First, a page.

Economics of the Christmas Tree Shortage

I once had a management professor tell me that economics isn’t a real science, after I told him I had a degree in economics. I was a little taken aback, because my first thought was “what makes management more of a science than economics?” I am always perplexed when somebody suggests economics isn’t a science. It isn’t a “natural” science, but it is a “social” science. And moreover, it is probably one of the most empirical of the social sciences. Supply and demand affects how much money people have in their pockets, and this couldn’t be clearer than with the Christmas tree shortage this year.

The United States Department of Agriculture (USDA) reports that Christmas tree production has decreased by 30% in the last decade.  Drought conditions in several Christmas tree farming regions seems to be further exacerbating the declining supply. Now many local newspapers and finance news outlets are reporting on Christmas tree shortages in portions of the United States.

I went to the website to find some statistics about Christmas tree sales and prices. I graphed the results below for your benefit. The blue line represents the average price paid for a Christmas tree, and it corresponds with the left scale of the graph. The orange line represents the number (in millions) of Christmas trees sold, and its scale is on the far right.

As you can see, the data may appear to be exhibiting a pattern. It looks as though in most years when the number of trees sold declines, the price goes up. If there is a fixed number of trees that is delivered to market each year, then it will make sense in scarce years prices will be higher, and in surplus years the price will be less.

I added some dotted trailing lines as a shear guess as to what the pattern may continue to look like. From the large number of media reports that there is a Christmas tree shortage, we can reasonably guess that supply for 2015 will be less than 2014. Average price is harder to predict, but I read a number of news stories that even small 3 foot trees in New York were selling for as high as $50. I made a guess that the average tree price would be $45 for 2015, which is a huge leap historically.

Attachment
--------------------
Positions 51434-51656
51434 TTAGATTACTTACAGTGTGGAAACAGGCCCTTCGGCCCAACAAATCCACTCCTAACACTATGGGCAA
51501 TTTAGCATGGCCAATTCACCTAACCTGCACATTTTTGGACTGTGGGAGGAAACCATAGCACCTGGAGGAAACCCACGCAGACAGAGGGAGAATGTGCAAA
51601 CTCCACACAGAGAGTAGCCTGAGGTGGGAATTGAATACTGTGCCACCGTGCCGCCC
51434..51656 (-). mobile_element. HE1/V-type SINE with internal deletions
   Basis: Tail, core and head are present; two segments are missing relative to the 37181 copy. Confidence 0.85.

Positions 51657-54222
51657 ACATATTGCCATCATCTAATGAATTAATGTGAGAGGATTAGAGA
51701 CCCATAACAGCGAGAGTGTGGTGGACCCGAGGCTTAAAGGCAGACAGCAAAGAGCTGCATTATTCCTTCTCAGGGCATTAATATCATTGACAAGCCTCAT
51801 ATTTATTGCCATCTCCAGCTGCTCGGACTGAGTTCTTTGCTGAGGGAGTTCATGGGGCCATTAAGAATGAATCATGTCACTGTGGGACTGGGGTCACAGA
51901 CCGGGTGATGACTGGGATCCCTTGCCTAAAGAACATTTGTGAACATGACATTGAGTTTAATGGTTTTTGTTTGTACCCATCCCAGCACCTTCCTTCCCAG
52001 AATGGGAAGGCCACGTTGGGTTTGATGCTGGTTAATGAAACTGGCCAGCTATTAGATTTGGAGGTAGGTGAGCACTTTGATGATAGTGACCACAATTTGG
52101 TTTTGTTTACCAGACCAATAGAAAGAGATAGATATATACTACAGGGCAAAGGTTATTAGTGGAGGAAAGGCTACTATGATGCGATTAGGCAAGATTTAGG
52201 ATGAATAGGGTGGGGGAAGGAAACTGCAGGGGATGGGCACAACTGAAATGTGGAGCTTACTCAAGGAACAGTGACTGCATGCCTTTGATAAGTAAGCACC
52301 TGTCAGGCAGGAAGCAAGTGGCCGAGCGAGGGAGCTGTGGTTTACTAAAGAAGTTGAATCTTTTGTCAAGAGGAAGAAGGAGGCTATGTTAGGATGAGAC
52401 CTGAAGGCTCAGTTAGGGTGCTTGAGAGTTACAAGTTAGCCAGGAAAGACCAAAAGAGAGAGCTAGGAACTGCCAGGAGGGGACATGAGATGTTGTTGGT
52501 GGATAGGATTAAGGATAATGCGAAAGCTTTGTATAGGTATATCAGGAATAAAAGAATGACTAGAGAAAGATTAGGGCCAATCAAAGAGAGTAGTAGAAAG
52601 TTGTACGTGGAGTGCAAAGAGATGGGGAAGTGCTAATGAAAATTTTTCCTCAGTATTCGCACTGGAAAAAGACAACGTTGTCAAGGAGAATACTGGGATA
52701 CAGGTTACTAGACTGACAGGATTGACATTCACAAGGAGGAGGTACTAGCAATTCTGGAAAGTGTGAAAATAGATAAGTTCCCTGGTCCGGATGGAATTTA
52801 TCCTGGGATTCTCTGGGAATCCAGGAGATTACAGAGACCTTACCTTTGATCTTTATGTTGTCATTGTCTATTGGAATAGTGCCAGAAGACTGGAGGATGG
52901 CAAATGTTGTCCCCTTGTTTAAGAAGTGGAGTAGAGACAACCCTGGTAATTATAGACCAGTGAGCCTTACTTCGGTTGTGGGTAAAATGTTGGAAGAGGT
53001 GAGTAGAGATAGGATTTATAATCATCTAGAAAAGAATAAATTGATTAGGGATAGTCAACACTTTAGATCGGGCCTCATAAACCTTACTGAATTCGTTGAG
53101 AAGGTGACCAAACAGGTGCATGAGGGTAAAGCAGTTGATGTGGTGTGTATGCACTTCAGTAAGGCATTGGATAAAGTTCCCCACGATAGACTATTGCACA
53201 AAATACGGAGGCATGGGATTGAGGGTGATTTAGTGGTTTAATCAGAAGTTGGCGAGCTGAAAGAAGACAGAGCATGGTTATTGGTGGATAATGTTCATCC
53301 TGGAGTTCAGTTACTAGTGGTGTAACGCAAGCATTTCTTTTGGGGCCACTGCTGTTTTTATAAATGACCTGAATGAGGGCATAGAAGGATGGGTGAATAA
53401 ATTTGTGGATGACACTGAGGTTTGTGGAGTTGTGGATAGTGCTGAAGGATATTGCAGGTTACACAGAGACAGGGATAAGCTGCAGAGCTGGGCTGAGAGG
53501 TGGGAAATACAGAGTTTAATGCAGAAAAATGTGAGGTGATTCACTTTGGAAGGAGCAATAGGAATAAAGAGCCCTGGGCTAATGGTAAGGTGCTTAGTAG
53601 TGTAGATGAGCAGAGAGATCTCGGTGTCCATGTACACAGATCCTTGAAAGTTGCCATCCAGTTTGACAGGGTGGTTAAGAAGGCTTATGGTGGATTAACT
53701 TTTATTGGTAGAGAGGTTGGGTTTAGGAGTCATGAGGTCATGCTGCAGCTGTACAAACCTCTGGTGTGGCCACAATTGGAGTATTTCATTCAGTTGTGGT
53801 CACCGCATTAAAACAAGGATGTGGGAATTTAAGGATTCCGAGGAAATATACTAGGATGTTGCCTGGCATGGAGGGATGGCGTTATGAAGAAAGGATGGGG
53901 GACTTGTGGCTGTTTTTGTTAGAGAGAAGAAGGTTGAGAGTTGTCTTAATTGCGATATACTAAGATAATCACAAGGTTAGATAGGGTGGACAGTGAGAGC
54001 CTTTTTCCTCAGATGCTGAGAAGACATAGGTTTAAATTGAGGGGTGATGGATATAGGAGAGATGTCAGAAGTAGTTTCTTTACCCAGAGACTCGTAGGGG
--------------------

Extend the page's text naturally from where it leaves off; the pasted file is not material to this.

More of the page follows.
The National Christmas Tree Association provided the following comment with the data:

Many factors can influence total trees purchased, including trees available for harvest, harvest conditions, weather conditions, number of consumers traveling for the holidays, number of retail outlets offering trees for sale and even the number of days between Thanksgiving and Christmas.

There also appears to be another factor affecting the Christmas tree shortage, and that would be geography. Too often people forget, economics is regional. While you could haul a Christmas tree cross-country, why would you if the quality will deteriorate? Most tree sales are relatively local, with inventory probably not traveling from more than one state away. It appears to be California and the Carolinas this year that are being hit particularly hard by the shortage, because there have been drought conditions in their Christmas tree farming areas.

While the Christmas tree shortage doesn’t prove economics is a science, I believe economics helps us understand it. I am not going to comment whether management is a science, but economics is certainly no less scientific than management, as far as I’m concerned.